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Student personal data handling in AIT
We take the protection of your personal data very seriously in AIT and our Information and Data Compliance Officer works with staff to ensure that your data is processed in accordance with GDPR regulations. The image below outlines your data journey within our Institute and how your data is processed. If you have any queries in relation to this, please contact firstname.lastname@example.org. You can find out more about data protection in AIT by visiting our website: https://www.ait.ie/about-ait/gdpr
Be Kind Online
When used for good the internet can be great. Unfortunately, not everyone is kind online. Even kind people can be rude or mean under the cover of online anonymity. See the poster for tips for being kind online.
AIT Students' Union
Netiquette, a social code that defines “good” online behaviour.
These days online classes, video conferencing and virtual chat rooms are our new classroom and, we all be interacting with each other through different online programmes. We may be sharing and commenting on each other’s projects this way rather than being in a face-to-face class 100% of the time. This is why polite online classroom etiquette is just as important as minding your manners in the college classroom. A lot of this information is relevant in our regular online interactions too!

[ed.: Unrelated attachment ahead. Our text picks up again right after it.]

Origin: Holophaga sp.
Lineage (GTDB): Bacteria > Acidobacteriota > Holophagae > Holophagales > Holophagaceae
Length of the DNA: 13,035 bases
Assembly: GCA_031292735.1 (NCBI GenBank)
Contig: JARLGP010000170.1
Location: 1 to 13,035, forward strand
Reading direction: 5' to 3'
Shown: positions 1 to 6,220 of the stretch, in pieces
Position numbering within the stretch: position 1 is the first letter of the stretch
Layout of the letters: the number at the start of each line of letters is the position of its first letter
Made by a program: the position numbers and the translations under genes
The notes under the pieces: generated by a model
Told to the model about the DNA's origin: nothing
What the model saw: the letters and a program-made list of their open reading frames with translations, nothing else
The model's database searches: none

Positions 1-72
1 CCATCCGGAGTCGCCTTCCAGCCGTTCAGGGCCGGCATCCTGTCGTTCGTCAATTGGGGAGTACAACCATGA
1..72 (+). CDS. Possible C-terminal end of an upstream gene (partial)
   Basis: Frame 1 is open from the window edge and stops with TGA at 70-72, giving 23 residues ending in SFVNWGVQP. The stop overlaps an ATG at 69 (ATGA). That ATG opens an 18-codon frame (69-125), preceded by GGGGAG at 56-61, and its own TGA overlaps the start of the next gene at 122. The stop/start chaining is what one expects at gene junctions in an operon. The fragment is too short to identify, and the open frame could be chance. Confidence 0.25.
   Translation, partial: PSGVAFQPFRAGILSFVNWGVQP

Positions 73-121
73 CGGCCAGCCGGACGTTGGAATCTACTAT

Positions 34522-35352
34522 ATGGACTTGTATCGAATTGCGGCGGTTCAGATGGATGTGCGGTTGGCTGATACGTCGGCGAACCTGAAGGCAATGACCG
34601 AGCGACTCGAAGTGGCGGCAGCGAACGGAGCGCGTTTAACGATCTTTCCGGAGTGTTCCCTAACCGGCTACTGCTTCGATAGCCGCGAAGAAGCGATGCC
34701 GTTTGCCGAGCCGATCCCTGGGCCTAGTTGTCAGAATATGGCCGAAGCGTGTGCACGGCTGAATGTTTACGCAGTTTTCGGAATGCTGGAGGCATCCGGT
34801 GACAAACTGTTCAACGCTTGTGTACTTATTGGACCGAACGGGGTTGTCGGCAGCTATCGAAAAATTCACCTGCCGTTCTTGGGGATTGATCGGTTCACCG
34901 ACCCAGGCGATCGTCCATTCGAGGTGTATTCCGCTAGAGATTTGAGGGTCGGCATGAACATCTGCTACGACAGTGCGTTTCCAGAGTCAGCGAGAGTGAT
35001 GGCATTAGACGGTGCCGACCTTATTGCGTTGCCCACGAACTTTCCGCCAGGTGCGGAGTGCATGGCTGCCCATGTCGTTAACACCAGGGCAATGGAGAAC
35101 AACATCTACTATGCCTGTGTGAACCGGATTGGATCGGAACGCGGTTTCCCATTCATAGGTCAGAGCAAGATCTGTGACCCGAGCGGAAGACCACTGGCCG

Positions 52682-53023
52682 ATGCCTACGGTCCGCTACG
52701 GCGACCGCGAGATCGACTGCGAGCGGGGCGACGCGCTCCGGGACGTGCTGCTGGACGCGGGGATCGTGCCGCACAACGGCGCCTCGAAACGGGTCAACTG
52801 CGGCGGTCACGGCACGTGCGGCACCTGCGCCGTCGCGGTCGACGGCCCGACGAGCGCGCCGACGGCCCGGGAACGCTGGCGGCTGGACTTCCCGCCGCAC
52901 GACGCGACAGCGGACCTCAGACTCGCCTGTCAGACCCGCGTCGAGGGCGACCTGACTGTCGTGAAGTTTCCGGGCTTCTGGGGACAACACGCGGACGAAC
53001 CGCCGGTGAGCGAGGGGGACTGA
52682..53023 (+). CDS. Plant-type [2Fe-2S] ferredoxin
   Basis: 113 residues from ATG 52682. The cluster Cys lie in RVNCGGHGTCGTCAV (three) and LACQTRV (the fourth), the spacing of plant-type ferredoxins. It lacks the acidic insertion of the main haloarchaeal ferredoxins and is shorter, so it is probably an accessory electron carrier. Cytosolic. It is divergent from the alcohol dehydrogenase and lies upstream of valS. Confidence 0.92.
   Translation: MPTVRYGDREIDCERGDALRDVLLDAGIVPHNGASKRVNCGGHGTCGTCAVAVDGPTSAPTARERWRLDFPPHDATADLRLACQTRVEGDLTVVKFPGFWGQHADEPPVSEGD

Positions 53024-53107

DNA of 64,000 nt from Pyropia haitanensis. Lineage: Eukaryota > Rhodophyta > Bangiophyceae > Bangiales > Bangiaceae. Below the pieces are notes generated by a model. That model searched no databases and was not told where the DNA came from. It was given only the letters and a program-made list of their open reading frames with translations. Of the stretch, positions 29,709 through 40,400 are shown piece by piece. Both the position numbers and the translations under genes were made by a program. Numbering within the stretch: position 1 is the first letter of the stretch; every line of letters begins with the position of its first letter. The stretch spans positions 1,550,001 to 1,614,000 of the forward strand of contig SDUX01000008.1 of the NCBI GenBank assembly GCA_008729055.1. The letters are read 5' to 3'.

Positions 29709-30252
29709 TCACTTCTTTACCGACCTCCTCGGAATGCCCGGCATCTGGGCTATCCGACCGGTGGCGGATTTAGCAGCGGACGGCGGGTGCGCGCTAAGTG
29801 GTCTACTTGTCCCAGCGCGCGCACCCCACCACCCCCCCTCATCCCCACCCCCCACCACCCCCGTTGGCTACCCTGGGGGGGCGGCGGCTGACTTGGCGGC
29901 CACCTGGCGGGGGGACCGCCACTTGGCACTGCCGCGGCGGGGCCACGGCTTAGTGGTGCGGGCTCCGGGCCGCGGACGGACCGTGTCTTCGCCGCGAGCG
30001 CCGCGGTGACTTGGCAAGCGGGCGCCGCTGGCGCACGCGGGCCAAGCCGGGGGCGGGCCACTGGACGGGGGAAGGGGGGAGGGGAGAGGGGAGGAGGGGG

- Check your microphone and audio settings: Know how and when to use your microphone. Enter the classroom on mute and unmute when asked to do so.
- Check your camera settings: Turn on your camera unless asked otherwise. Place your device on a flat surface and do no move around. If your camera is on, wear appropriate clothes, don’t text or look at other devices or walk around the room while you are on camera. ·
- Be active and take part: Engage with the content. Participate in online discussions and ask questions in the chatbox. Keep your comments directed to the course material.
- Respect the privacy, diversity and opinions of others. Address others by name and be mindful of your tone. Treat people as if you were in a face-to-face situation.
- Think before you type: A passing comment spoken in class can be forgotten a few minutes later, but what you share in an online classroom is part of a permanent digital record
- Using profanity or participating in hostile interactions.
- Using sarcasm, being rude or writing in all capital letters. It can be difficult to understand the commenter’s intent. What may seem like an obvious joke to you could come across as rude to those who don’t know you personally.
- Abusing the chatbox: Treat it like the learning tool it’s meant to be, and try not to distract your classmates with off-topic discussions or inappropriate comments. IF you would not stand up in class and say it, then do not write it in the chatbox.
Thanks to Lisa Hanlon for content on being kind online and netiquette.
Lisa Hanlon (she/her)
Title: Healthy Campus Coordinator